Karl Alzner, left, and Nicklas Backstrom helped the Capitals elude the Flyers to earn the Eastern Conference’s top seed. Now a first-round matchup with the Rangers awaits. (Toni L. Sandys/WASHINGTON POST)

Four months ago, the Washington Capitals fell silent at Madison Square Garden and surrendered their worst loss of the Bruce Boudreau era, 7-0, to the New York Rangers. The defeat, which came in the middle of an eventual eight-game losing streak, prompted the shift to a more defensive system and mind-set.

When the Stanley Cup playoffs open this week, the Capitals will meet New York in an Eastern Conference quarterfinal series as the fully evolved team that found its identity after that ugly night in December.

The Capitals did not have much regular season success against the Rangers, who clinched the eighth and final playoff berth in the East on Saturday. In four games between the two clubs, Washington went 1-2-1 while being outscored 17-6 in a set of contests that included two shutouts — the 7-0 drubbing on Dec. 12 and a 6-0 loss on Feb. 25.

The Capitals believe they are a different team now, though.

“It’s completely different. They got us in the middle of our transition to the game we’re playing now,” defenseman Karl Alzner said. “Not taking anything away from [the Rangers]; they played great hockey against us and we just couldn’t hang with them at that time. Hopefully it’s going to be a different story now.”

While the Capitals have been integrating more of a defensively sound approach to their game plan this season, the Rangers have long built their foundation upon reliability in their own zone. As they kick off the best-of-seven series Wednesday night at Verizon Center, the two teams are more similar than they might have been at the start of the year.

New York finished with 1,301 blocked shots — fourth most in the NHL — a number that speaks to a willingness to protect their end at all costs. Coupled with the steadiness of all-star goaltender Henrik Lundqvist, the Rangers have the fifth-best goals against average per game at 2.38.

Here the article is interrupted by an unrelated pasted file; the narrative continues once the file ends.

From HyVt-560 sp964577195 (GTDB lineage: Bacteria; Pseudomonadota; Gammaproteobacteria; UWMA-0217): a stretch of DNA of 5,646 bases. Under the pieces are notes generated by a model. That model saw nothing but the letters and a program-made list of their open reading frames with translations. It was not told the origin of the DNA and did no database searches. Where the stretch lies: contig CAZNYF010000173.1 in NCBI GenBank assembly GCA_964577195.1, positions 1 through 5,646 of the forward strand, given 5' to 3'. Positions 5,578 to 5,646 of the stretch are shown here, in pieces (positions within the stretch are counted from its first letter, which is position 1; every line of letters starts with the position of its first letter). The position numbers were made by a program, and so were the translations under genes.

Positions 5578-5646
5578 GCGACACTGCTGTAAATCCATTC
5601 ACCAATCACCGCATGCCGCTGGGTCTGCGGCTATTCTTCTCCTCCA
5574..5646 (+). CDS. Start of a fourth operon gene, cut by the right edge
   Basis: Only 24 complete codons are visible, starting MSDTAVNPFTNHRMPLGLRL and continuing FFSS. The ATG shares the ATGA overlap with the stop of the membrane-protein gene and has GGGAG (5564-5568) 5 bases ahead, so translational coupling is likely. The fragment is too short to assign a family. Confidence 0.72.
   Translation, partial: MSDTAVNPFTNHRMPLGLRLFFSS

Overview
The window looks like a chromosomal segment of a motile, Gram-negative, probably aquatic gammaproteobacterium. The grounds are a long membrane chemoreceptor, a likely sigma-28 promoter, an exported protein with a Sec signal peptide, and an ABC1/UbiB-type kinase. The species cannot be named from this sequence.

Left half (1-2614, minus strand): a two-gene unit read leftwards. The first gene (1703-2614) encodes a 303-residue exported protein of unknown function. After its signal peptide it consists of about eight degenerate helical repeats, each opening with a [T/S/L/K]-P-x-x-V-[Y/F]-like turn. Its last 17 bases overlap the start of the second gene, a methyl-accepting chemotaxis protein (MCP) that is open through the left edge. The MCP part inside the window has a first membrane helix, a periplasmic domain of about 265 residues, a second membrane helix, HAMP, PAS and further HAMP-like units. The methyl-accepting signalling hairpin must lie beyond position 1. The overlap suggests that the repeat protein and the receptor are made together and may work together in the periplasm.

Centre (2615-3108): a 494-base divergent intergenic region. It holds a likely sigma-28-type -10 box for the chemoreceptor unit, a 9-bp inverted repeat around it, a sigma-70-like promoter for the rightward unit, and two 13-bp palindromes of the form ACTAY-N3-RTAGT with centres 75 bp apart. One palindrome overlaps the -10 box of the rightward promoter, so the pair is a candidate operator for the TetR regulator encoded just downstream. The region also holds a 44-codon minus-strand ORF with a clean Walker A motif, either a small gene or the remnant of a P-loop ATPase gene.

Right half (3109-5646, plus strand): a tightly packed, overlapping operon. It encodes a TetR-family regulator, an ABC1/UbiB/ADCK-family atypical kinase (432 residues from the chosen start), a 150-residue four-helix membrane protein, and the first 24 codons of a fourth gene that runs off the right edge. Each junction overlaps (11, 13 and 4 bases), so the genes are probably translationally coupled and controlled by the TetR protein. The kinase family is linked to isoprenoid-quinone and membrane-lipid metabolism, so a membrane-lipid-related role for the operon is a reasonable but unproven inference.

Lundqvist is the type of netminder who has the ability to alter the outcome of a game or even a series. Over the course of his career he has gone 14-10-2 against Washington, with a .906 save percentage and 2.81 goals-against average, including postseason action in 2009. The Capitals rallied from a 3-1 deficit to win that series in seven games.

“I don’t think you can ever learn how to beat that guy,” winger Matt Bradley said. “When he’s hot, he’s tremendous in net. We have a lot of guys up front that can score and on defense, so I think if we play our game the proper way then we’ll get our goals.”

At the conclusion of the regular season, the Capitals boasted the fourth-lowest goals against average, at 2.33 goals per game, and have 1,257 blocked shots (seventh), led by five defensemen who have more than 100 blocks each. In the final 20 games, Washington allowed only 37 goals for an average of 1.85.

The Rangers say they aren’t naive enough to believe that simply because they defeated the Capitals in the regular season, it will be an easy task to do the same in the playoffs.

“I’ve been on teams that have done well in the series and lost in the playoffs, and vice versa,” New York captain Chris Drury told reporters on a conference call. “To me, it’s a whole new season and something we can learn from, having played against them and had success in the year. Ultimately, it is a totally different season, different animal, and the last few weeks we know they’ve done different things to have success. We’re going to have to be ready, no matter what happened in the regular season.”

To counter a team with the same philosophies, the Capitals understand they will need the attention to detail. From dumping pucks in deep in the Rangers’ zone to crashing the net and making sure to get clean clearing attempts out of their own end, every little factor could shift the momentum. Then there’s the physical element that comes naturally, considering the Capitals and New York are well-acquainted after regular season contests and the first-round playoff meeting in 2009.

That familiarity may lead to a little more animosity, but the Capitals have bigger goals in mind than exacting revenge.

“They had a lot of luck against us during the regular season. We’re both different teams now, and that was a while ago,” winger Mike Knuble said. “Our only redemption is for ourselves and for our group and trying to be better than we were last year. That’s the biggest motivator we have.”